The world of construction management has grown in a multi-billion dollar industry and a force that must be reckoned with for anyone that ever has to deal with a build project. Gone are the days of an elusive contractors that may or may not finish a build within the parameters of the project. The modern world of construction management demands quick completion dates and maximum efficiency. To meet this goal, a team of professionals is needed when perhaps in days gone by one could have gotten by with less of a management team. Today, in the current build environment, the roles of the architect and quantity surveyor are those of lead consultants on a build project. These positions not just luxury positions that only big projects require; instead, the demands and high-stakes world of construction management require that these professionals be part of the management team.
[...] Or, if you are leaning toward an architect, how many buildings has the person not only designed, but overseen during the construction process? Although many years of experiences on a construction site can be a great asset, a lead consultant also needs the specialized educational training that will be a huge asset to any build project. So how does a construction project fair that opts to do without the direct services of an architect or quantity surveyor as lead consultant? [...]
[...] In a build project, the careful management of the architect or the quantity surveyor is now responsible for all of the financial aspects of the build as well, which takes a huge burden off the client for managing these important, yet delicate, matters. Additionally, a quantity surveyor or architect has access to other types of professionals that an owner or client simply will not have. The architect or quantity surveyor is also in charge of managing the time frame of the build and ensuring that subcontractor do their part in the specified amount of time, which is another huge task the owner or client will not have to manage on their own if a quantity surveyor or architect is serving as lead consultant. [...]
[...] The architect's plan must be one that the builders and everyone else who begins the actual construction can readily and easily interpret. The architect can also play an important role in the financial aspect of the process. It is the architect's job to make sure that his or her conception of the project can be done within the financial limitations of the project. An architect must accurately account for current labour prices, as well as the prices of supplies. With the constant fluctuation of prices in the current economic climate, not having a professional complete this aspect of the process can lead to serious problems with the actual cost of the project once construction begins. [...]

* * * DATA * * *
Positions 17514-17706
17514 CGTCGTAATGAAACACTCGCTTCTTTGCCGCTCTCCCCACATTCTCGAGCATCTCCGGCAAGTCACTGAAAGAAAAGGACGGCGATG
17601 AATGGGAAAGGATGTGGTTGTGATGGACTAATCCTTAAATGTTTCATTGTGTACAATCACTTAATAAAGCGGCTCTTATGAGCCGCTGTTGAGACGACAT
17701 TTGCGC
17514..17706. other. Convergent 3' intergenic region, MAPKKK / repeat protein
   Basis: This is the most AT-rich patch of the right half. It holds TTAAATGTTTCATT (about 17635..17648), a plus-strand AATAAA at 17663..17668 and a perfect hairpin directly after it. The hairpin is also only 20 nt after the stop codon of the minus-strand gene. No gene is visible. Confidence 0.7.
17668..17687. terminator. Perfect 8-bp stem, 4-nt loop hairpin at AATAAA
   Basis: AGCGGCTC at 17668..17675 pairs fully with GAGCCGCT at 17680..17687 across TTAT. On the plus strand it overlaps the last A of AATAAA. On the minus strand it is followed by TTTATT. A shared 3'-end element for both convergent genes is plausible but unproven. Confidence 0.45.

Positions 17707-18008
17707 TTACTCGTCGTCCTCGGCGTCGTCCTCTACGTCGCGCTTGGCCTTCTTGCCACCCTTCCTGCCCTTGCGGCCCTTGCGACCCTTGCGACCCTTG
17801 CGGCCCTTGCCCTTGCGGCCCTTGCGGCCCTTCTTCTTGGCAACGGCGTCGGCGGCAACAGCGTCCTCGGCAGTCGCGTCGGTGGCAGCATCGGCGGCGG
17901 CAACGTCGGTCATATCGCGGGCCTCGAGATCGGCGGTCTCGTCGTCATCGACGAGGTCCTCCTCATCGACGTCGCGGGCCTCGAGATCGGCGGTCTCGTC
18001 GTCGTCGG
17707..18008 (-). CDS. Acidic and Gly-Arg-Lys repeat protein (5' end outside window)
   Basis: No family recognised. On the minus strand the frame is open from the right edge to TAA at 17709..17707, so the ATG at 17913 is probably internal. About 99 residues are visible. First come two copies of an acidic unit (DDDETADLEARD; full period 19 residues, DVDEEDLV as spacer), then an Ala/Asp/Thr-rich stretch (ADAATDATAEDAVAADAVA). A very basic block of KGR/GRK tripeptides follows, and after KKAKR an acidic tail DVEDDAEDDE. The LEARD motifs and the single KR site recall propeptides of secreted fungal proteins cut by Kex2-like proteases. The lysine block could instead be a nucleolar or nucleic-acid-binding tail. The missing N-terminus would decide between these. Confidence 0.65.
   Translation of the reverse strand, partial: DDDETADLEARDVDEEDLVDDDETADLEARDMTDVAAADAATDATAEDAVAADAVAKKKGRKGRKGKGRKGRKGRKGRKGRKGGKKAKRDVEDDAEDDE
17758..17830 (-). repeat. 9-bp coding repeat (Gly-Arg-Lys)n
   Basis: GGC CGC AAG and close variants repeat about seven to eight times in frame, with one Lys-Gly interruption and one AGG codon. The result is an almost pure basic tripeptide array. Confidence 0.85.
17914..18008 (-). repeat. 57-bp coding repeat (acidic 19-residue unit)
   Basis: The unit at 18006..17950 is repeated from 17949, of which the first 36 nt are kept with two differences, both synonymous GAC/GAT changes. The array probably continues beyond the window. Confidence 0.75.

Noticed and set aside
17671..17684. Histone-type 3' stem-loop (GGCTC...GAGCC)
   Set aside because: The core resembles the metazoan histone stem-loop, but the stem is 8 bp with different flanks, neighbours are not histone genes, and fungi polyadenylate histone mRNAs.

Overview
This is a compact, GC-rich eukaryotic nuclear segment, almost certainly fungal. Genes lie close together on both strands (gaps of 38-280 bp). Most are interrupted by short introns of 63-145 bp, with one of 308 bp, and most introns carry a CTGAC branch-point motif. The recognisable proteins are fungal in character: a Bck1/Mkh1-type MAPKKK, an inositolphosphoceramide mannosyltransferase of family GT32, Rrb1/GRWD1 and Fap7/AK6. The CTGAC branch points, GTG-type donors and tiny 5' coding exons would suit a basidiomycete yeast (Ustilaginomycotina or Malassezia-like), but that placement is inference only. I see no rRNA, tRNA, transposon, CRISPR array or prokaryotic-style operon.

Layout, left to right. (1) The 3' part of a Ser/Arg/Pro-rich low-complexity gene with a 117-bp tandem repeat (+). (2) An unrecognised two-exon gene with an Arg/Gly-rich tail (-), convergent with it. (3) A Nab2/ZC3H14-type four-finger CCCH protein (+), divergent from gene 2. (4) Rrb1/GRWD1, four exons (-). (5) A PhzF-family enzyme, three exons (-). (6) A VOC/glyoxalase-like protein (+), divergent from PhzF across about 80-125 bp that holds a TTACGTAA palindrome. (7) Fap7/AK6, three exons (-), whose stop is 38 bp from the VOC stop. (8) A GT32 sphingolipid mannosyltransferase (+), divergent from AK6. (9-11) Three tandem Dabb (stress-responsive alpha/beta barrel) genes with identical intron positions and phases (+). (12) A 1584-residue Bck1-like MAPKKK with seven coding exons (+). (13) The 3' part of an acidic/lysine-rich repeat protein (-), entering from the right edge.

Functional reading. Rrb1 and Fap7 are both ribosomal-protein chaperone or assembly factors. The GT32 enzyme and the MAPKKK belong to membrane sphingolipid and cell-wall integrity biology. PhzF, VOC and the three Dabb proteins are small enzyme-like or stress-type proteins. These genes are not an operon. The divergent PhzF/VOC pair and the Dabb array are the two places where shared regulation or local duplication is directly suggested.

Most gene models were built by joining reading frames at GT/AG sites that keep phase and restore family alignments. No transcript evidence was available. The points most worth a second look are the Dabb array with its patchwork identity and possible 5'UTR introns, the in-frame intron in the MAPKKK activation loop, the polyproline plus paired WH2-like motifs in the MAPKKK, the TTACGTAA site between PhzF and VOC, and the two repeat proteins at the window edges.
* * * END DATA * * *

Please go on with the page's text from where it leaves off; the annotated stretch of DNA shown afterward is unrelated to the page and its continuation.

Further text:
[...] The questions with the case study of the Salt Lake City County Building becomes how well did the winning contractor fair without the use of construction specialists? The bidding included the contractor going through a prequalification process that involved proving their ability to care out the work. All bidders were required to bid on all of the work at once. This did not allow for very much unforeseen problems. One such issue that arose was that there were several stone windowsills that would have to be replaced by highly skilled stone masons in order to match the original, historic building. [...]
[...] The surveyor goes beyond the scope of the architect in this regard. The quantity surveyor on a build has a much different role than that of the architect. A client can hire a quantity surveyor, but oftentimes the quantity surveyor works for the contractor. The job of the quantity surveyor, no matter who has hired him or her, is to oversee all of the costs involved with the build project. The quantity surveyors make work directly onsite and literally have immediate and close access to watch supplies and other expenses from right on site. [...]
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